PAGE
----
• Let’s get right to it. Warren Beatty and Faye Dunaway’s Best Picture announcement is now etched in Oscar history. The win went to “La La Land”, they had time to walk up to the stage, they hugged and celebrated, gave acceptance speeches, and then someone magically got word that “Moonlight” was the actual winner? I’m not a conspiracy theorist but something seems a little fishy.
  • Beatty has gotten a lot of heat, but it’s pretty clear he and Dunaway aren’t to blame. The production team and PricewaterhouseCoopers are more responsible for the flub. Who knows the full truth, but it sure is a lot to swallow. Pretty embarrassing. It was a kind move by Kimmel to try and deflect the blame towards himself.


  • As for “Moonlight”, it remains my least favorite of the Best Picture nominees. I just don’t share the adoration. It’s a very okay movie that loses a ton of steam once Mahershala Ali leaves the screen. Aside from Ali and some striking camerawork, “Moonlight” takes a long time to say much of anything, but it does check several important boxes that will help Academy voters to feel better after last year’s drumming.
  • Hats off to Jordan Horowitz, producer for “La La Land”. In what had to be a major disappointment he was incredibly gracious is handing the trophies over to “Moonlight”. Wonderful appreciation shown back by Barry Jenkins. Both men showed a lot of class.
  • “La La Land” didn’t go home empty-handed. The film won six Oscars despite missing a well-deserved Best Picture win. There were hints it could lose the biggest award. For some reason many naturally rebel against movies that earn a lot of awards attention. Plus with so many people currently hellbent on division why would the Best Picture Oscar go to a nostalgic movie aimed at making us feel good and offering a cinematic and musical escape? Unfortunately the writing was on the wall.
  • Remember when “Hacksaw Ridge” won for Best Editing? Historically there’s a strong link between winners of Best Editing and Best Picture. I thought for a second that we might be blindsided at the end of the show. Actually we were but for much different reasons.
  • Predictably Casey Affleck won the Best Actor Oscar for “Manchester by the Sea”. Great performance but Denzel Washington was my hands-down favorite. I knew he was a long shot to win, but he gave a performance not to be forgotten. And what an amazing presence at the Oscars!


  • Speaking of Affleck, notice how he got a standing ovation yet many still treat Mel Gibson as a pariah? Another case of selective forgiveness?
  • And speaking of Mel, it looked like he was having a good time and took Kimmel’s ribbing like a champ. It was also nice to see his genuine joy for the others who won for “Hacksaw Ridge”.
  • My goodness, Viola Davis. Not only did she give one of the best performances in “Fences”, but she gave the best speech of the night. She was gracious and genuinely moved. Supporting Actress was a strong category but Davis was definitely the best. It was so good to hear her name called.
  • While we are on great speeches, the humility shown by Mahershala Ali was incredible. His Supporting Actor win clearly touched him which is always great to see. He gave three really good performances in 2016 and it’s good to see his work rewarded.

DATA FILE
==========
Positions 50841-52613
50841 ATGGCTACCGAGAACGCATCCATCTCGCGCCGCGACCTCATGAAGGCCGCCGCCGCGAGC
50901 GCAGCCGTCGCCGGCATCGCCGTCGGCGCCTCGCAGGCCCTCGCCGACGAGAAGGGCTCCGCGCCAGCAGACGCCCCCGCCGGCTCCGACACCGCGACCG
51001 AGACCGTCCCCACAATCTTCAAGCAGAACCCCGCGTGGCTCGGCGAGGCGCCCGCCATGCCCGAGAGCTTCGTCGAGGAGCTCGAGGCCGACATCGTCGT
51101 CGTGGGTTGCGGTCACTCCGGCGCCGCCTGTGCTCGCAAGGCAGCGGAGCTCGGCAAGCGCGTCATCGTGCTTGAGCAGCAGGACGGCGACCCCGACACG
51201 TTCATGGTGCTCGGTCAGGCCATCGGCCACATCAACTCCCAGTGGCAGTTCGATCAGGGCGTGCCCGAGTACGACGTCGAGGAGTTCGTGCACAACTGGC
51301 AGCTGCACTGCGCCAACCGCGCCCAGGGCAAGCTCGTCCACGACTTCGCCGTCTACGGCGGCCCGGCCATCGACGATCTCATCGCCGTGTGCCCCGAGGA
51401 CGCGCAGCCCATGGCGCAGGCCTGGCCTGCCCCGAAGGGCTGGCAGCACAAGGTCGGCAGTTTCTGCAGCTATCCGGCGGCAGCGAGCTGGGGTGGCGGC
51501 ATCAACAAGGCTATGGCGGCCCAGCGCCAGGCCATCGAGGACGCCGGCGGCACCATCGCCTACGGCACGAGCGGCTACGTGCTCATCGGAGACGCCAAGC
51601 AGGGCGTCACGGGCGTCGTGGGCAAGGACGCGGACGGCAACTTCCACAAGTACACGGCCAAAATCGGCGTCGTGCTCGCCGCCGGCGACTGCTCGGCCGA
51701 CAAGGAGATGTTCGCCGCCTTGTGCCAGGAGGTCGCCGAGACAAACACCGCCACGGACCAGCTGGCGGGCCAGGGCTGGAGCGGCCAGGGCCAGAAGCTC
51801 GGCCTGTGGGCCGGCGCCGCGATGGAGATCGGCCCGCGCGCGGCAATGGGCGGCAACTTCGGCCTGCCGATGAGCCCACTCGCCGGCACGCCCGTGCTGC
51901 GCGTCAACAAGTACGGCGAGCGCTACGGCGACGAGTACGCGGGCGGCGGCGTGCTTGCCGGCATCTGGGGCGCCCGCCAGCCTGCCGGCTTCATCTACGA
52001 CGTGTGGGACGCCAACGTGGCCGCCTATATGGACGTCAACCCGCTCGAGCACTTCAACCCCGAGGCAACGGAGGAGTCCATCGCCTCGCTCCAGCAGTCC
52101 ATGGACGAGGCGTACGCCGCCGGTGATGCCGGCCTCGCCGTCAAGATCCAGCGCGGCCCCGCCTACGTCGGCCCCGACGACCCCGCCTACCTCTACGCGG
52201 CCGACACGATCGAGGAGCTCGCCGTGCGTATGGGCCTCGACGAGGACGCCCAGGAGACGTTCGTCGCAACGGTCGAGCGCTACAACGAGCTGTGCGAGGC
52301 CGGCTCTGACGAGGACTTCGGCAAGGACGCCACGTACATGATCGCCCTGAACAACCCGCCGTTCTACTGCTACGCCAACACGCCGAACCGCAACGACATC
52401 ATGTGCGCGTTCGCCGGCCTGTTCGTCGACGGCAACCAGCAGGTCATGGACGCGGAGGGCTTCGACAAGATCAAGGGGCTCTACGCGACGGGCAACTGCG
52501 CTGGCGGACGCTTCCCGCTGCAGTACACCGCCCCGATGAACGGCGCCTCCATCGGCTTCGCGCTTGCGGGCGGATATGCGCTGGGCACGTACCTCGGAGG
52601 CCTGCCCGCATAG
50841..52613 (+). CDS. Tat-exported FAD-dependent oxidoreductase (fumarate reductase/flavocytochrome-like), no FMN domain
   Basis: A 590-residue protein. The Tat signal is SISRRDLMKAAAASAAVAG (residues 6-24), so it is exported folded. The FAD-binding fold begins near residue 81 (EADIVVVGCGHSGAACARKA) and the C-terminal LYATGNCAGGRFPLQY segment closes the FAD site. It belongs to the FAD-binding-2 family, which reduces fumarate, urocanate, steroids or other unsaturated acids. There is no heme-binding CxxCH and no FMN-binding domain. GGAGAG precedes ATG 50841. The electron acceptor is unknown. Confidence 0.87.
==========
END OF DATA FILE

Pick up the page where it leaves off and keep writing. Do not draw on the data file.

• The parachuting candy thing – did they really need to do it THREE times?
  • On the other hand the tour bus bit was pretty funny. Imagine that surprise! And thanks to it #garyfromchicago became a thing!
  • One of the real treats of the night was seeing winners spread out among most of the Best Picture nominees. “La La Land”, “Moonlight”, “Hacksaw Ridge”, “Manchester by the Sea”, “Fences” and “Arrival” each took home statues.
  • Sunny Pawar was absolutely delightful. Kimmel looked a little goofy during their moment but how adorable was Pawar?


  • The In Memoriam was particularly brutal this year. Many scoff at the Academy’s “death montage”. I actually appreciate the honoring of their memory. Fisher, Hurt, Kennedy, Riva, Reynolds, Wilder, Paxton, Yelchin, Kiarostami and so many more. Tough losses.
  • And Sara Bareilles’ singing of “Both Sides Now” during the In Memoriam – emotional and beautiful.
  • The Best Picture goof up wasn’t the Academy’s only mistake. During the In Memoriam costume designer and four-time Oscar nominee Janet Patterson was shown. She passed away last October. Here’s the problem, along with her name was a picture of Jan Chapman, a producer who is quite alive. Come on Academy, really?
  • Here’s a fun Oscar fact that may have went unnoticed. Kevin O’Connell won the Sound Mixing Oscar for “Hacksaw Ridge”. It was his 21st nomination without a single win…until last night!
  • Despite taking up a Best Actress spot from several more deserving women, they still found a way to give Meryl Streep a standing ovation. Yes, we get it, she’s great, move on.
  • I’m usually not that into the musical performances on Oscar night but a couple really stood out. I mentioned Bareilles, but how about young Auli’i Cravalho ? She hit the audience with a soaring rendition of “How Far I’ll Go” from “Moana”. It was fabulous despite her being hit with a flag. And then she ended it with a sweet genuine exhale. Her expression was priceless.


  • “Suicide Squad” is now an Oscar winner! Can DC now claim victory over Marvel in the superhero movie genre? Not even close.